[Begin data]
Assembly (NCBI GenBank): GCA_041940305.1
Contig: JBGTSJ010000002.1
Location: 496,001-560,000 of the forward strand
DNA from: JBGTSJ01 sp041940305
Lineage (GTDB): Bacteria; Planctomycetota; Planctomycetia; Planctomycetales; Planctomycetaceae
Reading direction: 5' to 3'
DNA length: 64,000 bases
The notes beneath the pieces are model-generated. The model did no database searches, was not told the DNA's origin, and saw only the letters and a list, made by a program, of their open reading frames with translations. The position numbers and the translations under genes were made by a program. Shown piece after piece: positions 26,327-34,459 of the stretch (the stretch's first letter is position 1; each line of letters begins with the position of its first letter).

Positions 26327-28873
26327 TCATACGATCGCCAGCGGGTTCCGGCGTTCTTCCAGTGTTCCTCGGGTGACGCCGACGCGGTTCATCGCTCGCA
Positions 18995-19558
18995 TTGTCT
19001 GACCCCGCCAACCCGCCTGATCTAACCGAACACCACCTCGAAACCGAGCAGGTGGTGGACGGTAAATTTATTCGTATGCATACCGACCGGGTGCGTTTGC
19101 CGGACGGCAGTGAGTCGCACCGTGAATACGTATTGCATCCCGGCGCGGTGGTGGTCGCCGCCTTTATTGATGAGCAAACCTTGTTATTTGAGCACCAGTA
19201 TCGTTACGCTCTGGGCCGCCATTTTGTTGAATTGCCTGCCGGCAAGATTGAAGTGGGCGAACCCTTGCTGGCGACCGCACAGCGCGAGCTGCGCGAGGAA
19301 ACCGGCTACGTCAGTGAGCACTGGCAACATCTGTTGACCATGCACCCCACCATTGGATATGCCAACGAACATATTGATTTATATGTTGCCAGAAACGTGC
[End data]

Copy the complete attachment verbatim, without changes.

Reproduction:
Assembly (NCBI GenBank): GCA_041940305.1
Contig: JBGTSJ010000002.1
Location: 496,001-560,000 of the forward strand
DNA from: JBGTSJ01 sp041940305
Lineage (GTDB): Bacteria; Planctomycetota; Planctomycetia; Planctomycetales; Planctomycetaceae
Reading direction: 5' to 3'
DNA length: 64,000 bases
The notes beneath the pieces are model-generated. The model did no database searches, was not told the DNA's origin, and saw only the letters and a list, made by a program, of their open reading frames with translations. The position numbers and the translations under genes were made by a program. Shown piece after piece: positions 26,327-34,459 of the stretch (the stretch's first letter is position 1; each line of letters begins with the position of its first letter).

Positions 26327-28873
26327 TCATACGATCGCCAGCGGGTTCCGGCGTTCTTCCAGTGTTCCTCGGGTGACGCCGACGCGGTTCATCGCTCGCA
Positions 18995-19558
18995 TTGTCT
19001 GACCCCGCCAACCCGCCTGATCTAACCGAACACCACCTCGAAACCGAGCAGGTGGTGGACGGTAAATTTATTCGTATGCATACCGACCGGGTGCGTTTGC
19101 CGGACGGCAGTGAGTCGCACCGTGAATACGTATTGCATCCCGGCGCGGTGGTGGTCGCCGCCTTTATTGATGAGCAAACCTTGTTATTTGAGCACCAGTA
19201 TCGTTACGCTCTGGGCCGCCATTTTGTTGAATTGCCTGCCGGCAAGATTGAAGTGGGCGAACCCTTGCTGGCGACCGCACAGCGCGAGCTGCGCGAGGAA
19301 ACCGGCTACGTCAGTGAGCACTGGCAACATCTGTTGACCATGCACCCCACCATTGGATATGCCAACGAACATATTGATTTATATGTTGCCAGAAACGTGC